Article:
Stand Up Guys an Odd Mix of Sex Jokes, Bible Quotes
- Friday, February 01, 2013
DVD Release Date: May 21, 2013
Theatrical Release Date: February 1, 2013
Rating: R for language, sexual content, violence and brief drug use
Run Time: 95 min.
Director: Fisher Stevens
Actors: Al Pacino, Christopher Walken, Alan Arkin, Juliana Margulies, Addison Timlin, Mark Margolis, Vanessa Ferlito
Movies for older audiences are usually the exception, not the rule, among current releases, but right now filmgoers can view Amour, Quartet and as of today, Stand Up Guys—all starring older actors and aimed a target demographic well beyond the teenagers who drive opening-weekend box-office receipts. Will Stand Up Guys find an appreciative, receptive audience the way Amour and Quartet already have?
It’s hard to predict audience reaction, but Stand Up Guys never quite lives up to the caliber of its on-screen talent. The story meanders, the jokes are often beneath the actors delivering them, and while the film goes out with a bang, the movie feels a little bit draggy even at a lean 95 minutes.
Former gangster Val (Al Pacino, Righteous Kill) leaves prison after serving 28 years for a crime that went bad nearly three decades earlier. Val was a "stand up guy" in prison in that he stayed in the Big House longer than he could have because he wouldn’t give up any of his friends.
His former partner in crime, Doc (Christopher Walken, Seven Psychopaths), meets him on the outside to help Val adjust to freedom. But this reunion isn’t quite as hunky-dory as it initially seems. There’s a tension beneath the surface, an unease to their banter.
Val waits before confronting Doc about the awkwardness. First, Val visits a local brothel where Doc used to be a regular. Jokes ensue about sexual performance and erectile dysfunction, but the dialogue and comic timing are the stuff of TV sitcoms, not big-screen stories starring three Oscar-winning actors.
Things get more serious as the evening wears on. Val confirms his suspicions: Doc is there not to be Val’s buddy, but his executioner. A mob boss named Claphands (Mark Margolis, The Wrestler) wants payback for the death of his child at Val’s hand years ago. Claphands doesn't care that the death was accidental. He’s waited all this time for payback, and he’s ordered Doc to carry out the deed.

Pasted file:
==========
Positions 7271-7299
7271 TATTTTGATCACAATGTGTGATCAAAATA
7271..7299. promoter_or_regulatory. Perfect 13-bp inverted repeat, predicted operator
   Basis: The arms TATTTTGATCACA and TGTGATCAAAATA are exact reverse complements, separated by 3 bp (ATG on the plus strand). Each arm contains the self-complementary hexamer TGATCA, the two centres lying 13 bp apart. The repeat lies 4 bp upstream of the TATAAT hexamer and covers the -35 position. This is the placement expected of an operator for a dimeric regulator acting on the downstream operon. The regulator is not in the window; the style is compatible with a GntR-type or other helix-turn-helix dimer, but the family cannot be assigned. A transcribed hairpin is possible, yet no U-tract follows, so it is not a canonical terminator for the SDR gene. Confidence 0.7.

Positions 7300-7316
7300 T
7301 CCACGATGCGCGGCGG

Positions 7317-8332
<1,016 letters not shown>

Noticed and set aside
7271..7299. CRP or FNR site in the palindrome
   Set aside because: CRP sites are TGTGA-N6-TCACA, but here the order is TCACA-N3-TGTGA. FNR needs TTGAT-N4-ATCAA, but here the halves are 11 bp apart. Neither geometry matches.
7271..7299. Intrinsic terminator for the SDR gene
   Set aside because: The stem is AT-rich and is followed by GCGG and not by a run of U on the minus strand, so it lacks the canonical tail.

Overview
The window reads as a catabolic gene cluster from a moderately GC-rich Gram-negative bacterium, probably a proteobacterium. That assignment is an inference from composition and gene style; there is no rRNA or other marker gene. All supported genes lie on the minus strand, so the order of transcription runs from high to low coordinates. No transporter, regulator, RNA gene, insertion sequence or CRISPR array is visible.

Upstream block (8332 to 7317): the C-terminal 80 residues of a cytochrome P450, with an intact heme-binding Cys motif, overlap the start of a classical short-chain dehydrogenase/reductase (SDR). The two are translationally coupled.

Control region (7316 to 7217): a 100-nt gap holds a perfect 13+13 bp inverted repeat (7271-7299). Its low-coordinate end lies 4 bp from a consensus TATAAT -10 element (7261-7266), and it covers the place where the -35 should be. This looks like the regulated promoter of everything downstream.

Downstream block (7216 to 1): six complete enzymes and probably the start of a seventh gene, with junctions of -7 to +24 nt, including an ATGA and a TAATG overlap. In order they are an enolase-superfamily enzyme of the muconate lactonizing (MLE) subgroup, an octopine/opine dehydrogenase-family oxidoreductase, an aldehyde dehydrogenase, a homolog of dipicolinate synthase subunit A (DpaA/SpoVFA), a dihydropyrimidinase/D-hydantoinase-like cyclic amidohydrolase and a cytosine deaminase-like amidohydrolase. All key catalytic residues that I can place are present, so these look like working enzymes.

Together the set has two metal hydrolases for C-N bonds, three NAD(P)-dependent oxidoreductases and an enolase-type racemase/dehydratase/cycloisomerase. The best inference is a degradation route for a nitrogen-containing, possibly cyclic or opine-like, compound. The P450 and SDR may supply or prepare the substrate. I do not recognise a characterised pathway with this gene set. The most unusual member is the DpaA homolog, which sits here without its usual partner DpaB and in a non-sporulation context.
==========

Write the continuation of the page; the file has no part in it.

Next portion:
Val’s no fool. He understands what’s supposed to happen. Val only wants to know how much time he has left before Doc must finish the job. What will the duo do during Val’s few remaining hours? The answer: pick up their old driver, Hirsch (Alan Arkin, Marley & Me), and have one last wild night on the town. More sex jokes follow, as does a brutal confrontation and a final decision about Val’s fate.
There’s not much more than that to Stand Up Guys, but one obscure and probably superficial dimension deserves comment: Doc’s conflicted character is first seen in a church pew. Whatever his past misdeeds, he’s struggling with what Claphands has demanded of him now. Repeatedly, Doc asks Claphands to call off the job. During Doc’s conversations with his old friend, Val makes out-of-the-blue references to the Bible, quoting from 2 Corinthians 1 and reminding Doc that you "Galatians 6:7-9" and "John 8:32." Later, Val goes to confession for the first time in ages, and there he wearily speculates about his eternal destination. Indeed, the closing song on the soundtrack begins, "Bless me Father, for I have sinned." The church setting is a powerful counterpoint to the guys' behavior, a sign they’re aware that their actions have had and will have consequences, and that they will receive their just reward... or punishment.
So what’s going on with all the God talk in Stand Up Guys? It’s tempting to think Val may be testing Doc and that Val could be an instrument or servant doing God’s bidding, but the dalliances with hookers would make such a reading highly distasteful. No, the more likely explanation is that the church imagery and Bible talk are just moral drapery hung on a flimsy framework of old-age jokes and one-last-hurrah antics. The film’s most provocative moments are in its finale, but even those are an echo of better films.
The combination of elements in Stand Up Guys simply doesn’t work, just as if Grumpy Old Men had been written and directed by Ingmar Bergman. As such, it only leaves you wondering who thought it was a good idea.
- Language/Profanity: Lord’s name taken in vain; the f-word; various obscenities; much discussion about sex and sex organs
- Alcohol/Smoking/Drugs: Prescription pills taken; smoking; meds are crushed and snorted
- Sex/Nudity: Doc takes Val and, later, Hirsch, to a house of prostitutes; a hand on a woman’s rear end; discussion and taking of pills that enhance sexual performance; a man on a hospital gurney has an obvious erection, which is covered by a sheet; a doctor says he has to insert a needle into a man’s penis to drain excess blood; Hirsch heads to a room with two prostitutes at the same time; a woman is found bound, gagged and naked in the trunk of a car; men in their underwear
- Violence/Crime: The three protagonists remember previous jobs, including throwing a man out a window; they break into a drug store and steal prescription meds; the film’s plot revolves around a planned killing; punching and fighting
- Religion: We first see Doc in a church pew; a character quotes 2 Corinthians 9:7 a character states that you "reap what you sow;" a vindictive man is compared with "the devil himself;"; a character says “the truth will set you free;"; a church is said to be "always open;" a song on the soundtrack includes the words, "Bless me Father, for I have sinned;" Val goes to confession, and tells the priest he doesn’t need worldly things where he’s going
Questions? Comments? Contact the writer at email@example.com.
Publication date: February 1, 2013
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